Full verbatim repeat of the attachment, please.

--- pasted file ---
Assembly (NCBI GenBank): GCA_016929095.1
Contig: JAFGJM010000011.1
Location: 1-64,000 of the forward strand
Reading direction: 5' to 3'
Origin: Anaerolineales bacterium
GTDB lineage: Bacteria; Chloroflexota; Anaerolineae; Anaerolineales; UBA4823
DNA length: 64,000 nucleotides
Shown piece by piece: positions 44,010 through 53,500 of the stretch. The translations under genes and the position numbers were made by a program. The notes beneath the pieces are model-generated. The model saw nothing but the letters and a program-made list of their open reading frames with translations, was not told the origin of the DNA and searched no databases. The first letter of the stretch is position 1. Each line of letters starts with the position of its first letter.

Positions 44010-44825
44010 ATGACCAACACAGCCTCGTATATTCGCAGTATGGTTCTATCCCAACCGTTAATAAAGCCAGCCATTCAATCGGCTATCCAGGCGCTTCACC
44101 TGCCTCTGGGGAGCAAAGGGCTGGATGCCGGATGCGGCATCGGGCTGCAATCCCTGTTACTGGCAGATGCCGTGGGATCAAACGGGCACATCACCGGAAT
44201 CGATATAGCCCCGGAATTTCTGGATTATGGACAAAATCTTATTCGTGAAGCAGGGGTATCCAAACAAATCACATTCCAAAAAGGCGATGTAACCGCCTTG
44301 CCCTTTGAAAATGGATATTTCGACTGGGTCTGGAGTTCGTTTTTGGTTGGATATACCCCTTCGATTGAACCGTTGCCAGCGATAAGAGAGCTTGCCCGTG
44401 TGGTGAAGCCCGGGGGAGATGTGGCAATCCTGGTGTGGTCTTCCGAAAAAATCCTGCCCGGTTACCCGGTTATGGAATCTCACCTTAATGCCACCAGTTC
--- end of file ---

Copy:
Assembly (NCBI GenBank): GCA_016929095.1
Contig: JAFGJM010000011.1
Location: 1-64,000 of the forward strand
Reading direction: 5' to 3'
Origin: Anaerolineales bacterium
GTDB lineage: Bacteria; Chloroflexota; Anaerolineae; Anaerolineales; UBA4823
DNA length: 64,000 nucleotides
Shown piece by piece: positions 44,010 through 53,500 of the stretch. The translations under genes and the position numbers were made by a program. The notes beneath the pieces are model-generated. The model saw nothing but the letters and a program-made list of their open reading frames with translations, was not told the origin of the DNA and searched no databases. The first letter of the stretch is position 1. Each line of letters starts with the position of its first letter.

Positions 44010-44825
44010 ATGACCAACACAGCCTCGTATATTCGCAGTATGGTTCTATCCCAACCGTTAATAAAGCCAGCCATTCAATCGGCTATCCAGGCGCTTCACC
44101 TGCCTCTGGGGAGCAAAGGGCTGGATGCCGGATGCGGCATCGGGCTGCAATCCCTGTTACTGGCAGATGCCGTGGGATCAAACGGGCACATCACCGGAAT
44201 CGATATAGCCCCGGAATTTCTGGATTATGGACAAAATCTTATTCGTGAAGCAGGGGTATCCAAACAAATCACATTCCAAAAAGGCGATGTAACCGCCTTG
44301 CCCTTTGAAAATGGATATTTCGACTGGGTCTGGAGTTCGTTTTTGGTTGGATATACCCCTTCGATTGAACCGTTGCCAGCGATAAGAGAGCTTGCCCGTG
44401 TGGTGAAGCCCGGGGGAGATGTGGCAATCCTGGTGTGGTCTTCCGAAAAAATCCTGCCCGGTTACCCGGTTATGGAATCTCACCTTAATGCCACCAGTTC